Startup Browsium could help eliminate security concerns for firms that don't have the budget to update their IE6-based apps or intranets for safer browsers.

Mathew J. Schwartz, Contributor

November 4, 2010

3 Min Read

Microsoft Internet Explorer 9 Beta Revealed

Microsoft Internet Explorer 9 Beta Revealed

Slideshow: Microsoft Internet Explorer 9 Beta Revealed (click image for larger view and for full slideshow)

If breaking up with Internet Explorer 6 is hard to do, Browsium, a new software startup created by former Microsoft employees, may have the solution: run IE6 inside Internet Explorer 8.

Browsium said its UniBrows software, still in beta, "provides full IE6 functionality and behaviors, including ActiveX controls support, rendering, and JavaScript functionality." Rather than running a virtualized instance of IE6, however, the UniBrows "rendering agent" runs it in an IE8 tab, using Microsoft DLLs. The approach, more streamlined than virtualization, requires only 10MB of memory.

But the biggest upside may be as a way to eliminate IE6's well-documented security flaws.

As Graham Cluley, senior technology consultant at Sophos, has said: "Microsoft itself has urged IE6 users to upgrade to Internet Explorer 8 (as a way of avoiding an attack by a zero-day vulnerability). And yet... plenty of firms and organizations find themselves still running Internet Explorer 6."

Indeed, according to Net Applications, IE6 still accounts for 15% of the world's browser use. But for organizations that rely on custom applications or intranets that only work with IE6, and which don't have budgetary approval to rewrite them for IE8, what's the near-term alternative?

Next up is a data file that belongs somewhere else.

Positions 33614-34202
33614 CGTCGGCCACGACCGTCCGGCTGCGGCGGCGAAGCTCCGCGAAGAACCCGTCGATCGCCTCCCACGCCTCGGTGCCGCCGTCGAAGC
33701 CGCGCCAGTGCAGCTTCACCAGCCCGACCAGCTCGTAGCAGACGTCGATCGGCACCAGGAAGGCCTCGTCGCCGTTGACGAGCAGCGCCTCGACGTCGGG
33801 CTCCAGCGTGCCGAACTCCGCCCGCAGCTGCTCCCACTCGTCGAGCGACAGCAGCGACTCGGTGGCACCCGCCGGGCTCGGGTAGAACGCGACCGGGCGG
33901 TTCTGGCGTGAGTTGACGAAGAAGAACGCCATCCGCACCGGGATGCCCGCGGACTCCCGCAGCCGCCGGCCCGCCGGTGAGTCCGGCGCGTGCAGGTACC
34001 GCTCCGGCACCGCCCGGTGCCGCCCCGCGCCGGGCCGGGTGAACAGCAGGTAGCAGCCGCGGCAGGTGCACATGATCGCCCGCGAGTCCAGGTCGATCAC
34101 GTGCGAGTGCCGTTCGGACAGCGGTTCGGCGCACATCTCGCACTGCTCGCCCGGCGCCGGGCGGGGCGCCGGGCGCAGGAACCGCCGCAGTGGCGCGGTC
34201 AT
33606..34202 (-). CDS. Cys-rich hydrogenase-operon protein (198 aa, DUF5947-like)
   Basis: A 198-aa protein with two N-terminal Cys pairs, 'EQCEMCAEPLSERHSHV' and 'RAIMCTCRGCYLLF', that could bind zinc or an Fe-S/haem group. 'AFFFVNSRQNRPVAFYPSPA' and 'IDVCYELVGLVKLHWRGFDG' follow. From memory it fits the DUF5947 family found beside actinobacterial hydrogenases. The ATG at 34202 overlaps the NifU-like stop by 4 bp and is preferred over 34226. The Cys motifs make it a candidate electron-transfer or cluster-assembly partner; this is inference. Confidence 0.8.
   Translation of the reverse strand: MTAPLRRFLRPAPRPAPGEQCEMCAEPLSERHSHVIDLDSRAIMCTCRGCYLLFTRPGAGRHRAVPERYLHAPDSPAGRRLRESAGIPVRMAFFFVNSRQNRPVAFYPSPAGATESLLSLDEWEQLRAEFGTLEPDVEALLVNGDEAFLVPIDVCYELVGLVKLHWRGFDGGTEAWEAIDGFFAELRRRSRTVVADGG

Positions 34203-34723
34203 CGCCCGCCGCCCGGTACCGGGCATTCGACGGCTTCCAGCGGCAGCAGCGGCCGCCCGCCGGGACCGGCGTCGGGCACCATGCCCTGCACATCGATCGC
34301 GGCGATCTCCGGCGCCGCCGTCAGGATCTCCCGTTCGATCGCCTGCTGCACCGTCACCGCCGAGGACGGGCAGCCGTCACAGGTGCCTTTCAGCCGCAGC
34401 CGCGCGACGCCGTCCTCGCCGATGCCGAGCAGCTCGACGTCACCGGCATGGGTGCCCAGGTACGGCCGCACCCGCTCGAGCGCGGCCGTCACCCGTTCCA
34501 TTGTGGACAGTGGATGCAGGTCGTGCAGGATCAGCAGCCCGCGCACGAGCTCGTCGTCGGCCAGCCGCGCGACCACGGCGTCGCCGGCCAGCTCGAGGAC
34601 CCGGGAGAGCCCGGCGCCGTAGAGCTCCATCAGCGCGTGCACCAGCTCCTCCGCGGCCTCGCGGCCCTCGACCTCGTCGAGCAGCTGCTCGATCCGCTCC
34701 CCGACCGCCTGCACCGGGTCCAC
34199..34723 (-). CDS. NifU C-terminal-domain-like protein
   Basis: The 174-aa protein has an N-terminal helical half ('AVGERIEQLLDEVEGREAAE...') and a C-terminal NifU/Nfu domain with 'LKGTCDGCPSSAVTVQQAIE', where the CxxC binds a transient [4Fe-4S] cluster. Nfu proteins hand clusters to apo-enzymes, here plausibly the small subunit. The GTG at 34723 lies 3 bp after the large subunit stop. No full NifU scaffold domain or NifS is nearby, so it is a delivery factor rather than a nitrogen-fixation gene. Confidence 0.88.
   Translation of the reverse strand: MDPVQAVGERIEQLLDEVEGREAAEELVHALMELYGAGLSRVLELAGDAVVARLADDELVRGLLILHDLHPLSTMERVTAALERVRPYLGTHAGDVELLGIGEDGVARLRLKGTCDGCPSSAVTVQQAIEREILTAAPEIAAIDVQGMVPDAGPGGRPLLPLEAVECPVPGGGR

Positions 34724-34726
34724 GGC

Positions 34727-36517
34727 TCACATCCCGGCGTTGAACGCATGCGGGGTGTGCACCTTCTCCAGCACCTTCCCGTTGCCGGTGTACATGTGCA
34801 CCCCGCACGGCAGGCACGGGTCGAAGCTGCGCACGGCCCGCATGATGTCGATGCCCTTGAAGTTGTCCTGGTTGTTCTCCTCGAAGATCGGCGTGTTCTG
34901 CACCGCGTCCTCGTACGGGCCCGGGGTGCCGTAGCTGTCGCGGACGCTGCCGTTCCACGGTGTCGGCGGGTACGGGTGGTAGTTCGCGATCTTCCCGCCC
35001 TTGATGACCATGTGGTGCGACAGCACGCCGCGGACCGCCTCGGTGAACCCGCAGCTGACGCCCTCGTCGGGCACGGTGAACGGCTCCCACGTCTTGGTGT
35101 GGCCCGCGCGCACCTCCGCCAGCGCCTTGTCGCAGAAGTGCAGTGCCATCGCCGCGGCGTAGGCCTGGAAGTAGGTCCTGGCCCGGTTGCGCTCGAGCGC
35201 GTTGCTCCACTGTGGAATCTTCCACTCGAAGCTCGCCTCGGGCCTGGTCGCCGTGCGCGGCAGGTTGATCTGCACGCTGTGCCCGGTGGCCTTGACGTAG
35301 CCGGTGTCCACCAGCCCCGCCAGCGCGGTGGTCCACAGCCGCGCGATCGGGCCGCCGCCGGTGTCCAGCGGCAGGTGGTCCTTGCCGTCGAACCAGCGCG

According to Matt Heller, CEO of Browsium, "IE6 is clearly less secure than IE8, so running IE6 standalone, virtualized, or in an IE tab increases the attack surface of a system -- this is clearly unavoidable."

But his company's UniBrows, he said, "offers mitigations that counteract the increased risk of running IE6, something that standalone IE and virtualized solutions do not." For example, UniBrows enables IE6 applications to be administered with Microsoft Management Console, and access to the applications can be managed via Group Policy.

Further security protections are added by a UniBrows plug-in that sits between the IE6 engine and web pages, which watches for suspect behavior, such as "loading an IFRAME, sending content across domains, and installing ActiveX controls," said Heller. Non-permitted activities get blocked outright, or in the case of ActiveX controls, passed to the IE8 security engine for handling.

The plug-in is opt-in by default and granular -- down to individual page behavior -- meaning that attackers can't switch on the rendering engine to then remotely attack IE6. "By enforcing the rules as we do, sites can only render using the IE6 functionality when manually configured by the organization. Unlike Google Chrome Frame or similar solutions, there is no ability for the remote site to trigger the rendering switch," said Heller.

This approach also curtails attacks that attempt to exploit known IE6 vulnerabilities. For example, if an attacker uses a known IE6 bug to attempt to trigger a buffer overflow and then execute arbitrary code -- such as deleting all files on the home drive -- "our process makes the control think that the command was successful when, in fact, nothing really happened," he said.

Browsium hopes to publicly release UniBrows later this month.

About the Author(s)

Mathew J. Schwartz


Mathew Schwartz served as the InformationWeek information security reporter from 2010 until mid-2014.

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